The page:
As part of its “The Real Cost” campaign which was launched last September, the US Food and Drug Administration (FDA), has just released a new television and digital ad campaign, which warns teens about the potential dangers of vaping. Called “Magic,” the tv ads feature street magician Julius Dein, who has approximately 800,000 followers on YouTube.
In the misleading ads, which will air on a select few TV networks, including TeenNick, CW, ESPN and MTV, Dein places a Juul device in a teen’s hand and magically turns it into a cigarette. “Teens who vape are more likely to start smoking cigarettes,” the ads then read. “It’s not magic; it’s statistics,” says the magician in the background.
“‘The Real Cost’ e-cigarette prevention campaign advertising was thoroughly informed by both qualitative and quantitative research,” said Michael Felberbaum, a press officer at the FDA. “The ads will air during TV programs and on networks with a large youth audience.”
“The promise of the ad is that if you vape, you are going to suddenly find yourself smoking. But the experiences that youth are having are not consistent with that. Kids who are vaping are not seeing all their friends who vape starting to smoke.”
However, renowned professor and American tobacco control expert at the Boston University School of Public Health Dr. Michael Siegel, is unimpressed. Commenting about this ad campaign, he pointed out that highlighting the link between vaping and cigarettes probably won’t ring true to teen vapers, which will make it “completely ineffective.”
“I do not find the ads at all compelling,” said Siegel. “The promise of the ad is that if you vape, you are going to suddenly find yourself smoking. But the experiences that youth are having are not consistent with that. Kids who are vaping are not seeing all their friends who vape starting to smoke.”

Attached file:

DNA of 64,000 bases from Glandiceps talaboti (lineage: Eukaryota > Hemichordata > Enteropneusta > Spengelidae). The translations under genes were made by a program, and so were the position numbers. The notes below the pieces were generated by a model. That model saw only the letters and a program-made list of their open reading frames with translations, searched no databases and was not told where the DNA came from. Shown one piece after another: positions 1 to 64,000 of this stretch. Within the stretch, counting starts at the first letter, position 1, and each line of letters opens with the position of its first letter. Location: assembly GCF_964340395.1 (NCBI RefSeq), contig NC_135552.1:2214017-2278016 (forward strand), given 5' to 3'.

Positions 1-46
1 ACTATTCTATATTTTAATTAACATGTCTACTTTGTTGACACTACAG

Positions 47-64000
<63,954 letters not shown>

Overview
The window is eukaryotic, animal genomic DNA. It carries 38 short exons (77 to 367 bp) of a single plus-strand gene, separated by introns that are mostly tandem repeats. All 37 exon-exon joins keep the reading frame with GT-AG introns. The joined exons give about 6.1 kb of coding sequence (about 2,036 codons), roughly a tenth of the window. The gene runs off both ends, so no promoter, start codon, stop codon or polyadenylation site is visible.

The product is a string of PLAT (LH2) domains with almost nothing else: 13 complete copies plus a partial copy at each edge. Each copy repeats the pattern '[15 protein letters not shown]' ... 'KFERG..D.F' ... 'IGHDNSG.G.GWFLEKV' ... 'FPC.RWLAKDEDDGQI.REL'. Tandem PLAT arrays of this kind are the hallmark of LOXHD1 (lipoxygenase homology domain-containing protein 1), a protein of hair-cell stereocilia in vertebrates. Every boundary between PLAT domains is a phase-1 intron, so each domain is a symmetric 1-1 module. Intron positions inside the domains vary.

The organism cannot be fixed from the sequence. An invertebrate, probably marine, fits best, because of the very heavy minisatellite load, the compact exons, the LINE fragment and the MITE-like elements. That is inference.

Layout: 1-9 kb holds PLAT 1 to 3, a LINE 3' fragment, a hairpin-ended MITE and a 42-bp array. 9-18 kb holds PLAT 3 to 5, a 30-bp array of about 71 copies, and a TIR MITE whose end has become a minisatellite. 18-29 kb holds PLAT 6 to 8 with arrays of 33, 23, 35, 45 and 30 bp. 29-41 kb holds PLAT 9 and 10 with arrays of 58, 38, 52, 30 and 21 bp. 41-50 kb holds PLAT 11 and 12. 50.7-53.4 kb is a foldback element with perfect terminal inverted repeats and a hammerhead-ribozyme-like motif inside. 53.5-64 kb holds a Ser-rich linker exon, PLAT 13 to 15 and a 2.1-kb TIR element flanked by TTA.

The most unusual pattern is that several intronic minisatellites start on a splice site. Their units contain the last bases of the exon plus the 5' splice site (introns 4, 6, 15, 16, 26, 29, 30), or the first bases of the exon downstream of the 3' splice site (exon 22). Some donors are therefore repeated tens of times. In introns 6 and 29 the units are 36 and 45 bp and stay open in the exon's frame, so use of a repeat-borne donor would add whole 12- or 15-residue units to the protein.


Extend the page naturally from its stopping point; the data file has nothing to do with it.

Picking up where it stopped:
Juul under attack
This is not the first time that, as in these ads, Juul has been directly blamed for causing the teen vaping “epidemic”. Referring to the popular device in a recent interview, the U.S. Surgeon General said that latest e-cig models containing higher levels of nicotine are to blame for the rising tobacco use among young people.
“We’ve seen tobacco use among youth go down over the last decade, it’s now starting to go back up because of e-cigarettes,” said Dr. Jerome Adams. “It’s a fundamentally different product we have compared to the e-cigarettes of old”.
Hearings about Juul
Additionally, during a two-part hearing which took place last week, a subcommittee of the House Committee on Oversight and Reform’s Economic and Consumer Policy, said it will be examining Juul’s marketing and health claims. The committee’s chairman, Rep. Raja Krishnamoorthi, D-Ill., said that the aim is to understand what makes Juul “so attractive to teens.”
“In fact, I’ve had one in my hand during this entire statement,” said Krishnamoorthi pointing to a Juul device. “It is my sincere hope that our hearings today and tomorrow will help us better understand Juul’s role in this terrible epidemic and point us toward solutions to prevent teen vaping addiction,” he added.
In response to these claims, a Juul spokesman said that the company shares the committee’s “concerns about youth vaping and welcomes the opportunity to appear and share information about our commitment to eliminate combustible cigarettes and our aggressive, industry leading actions to combat youth usage.”
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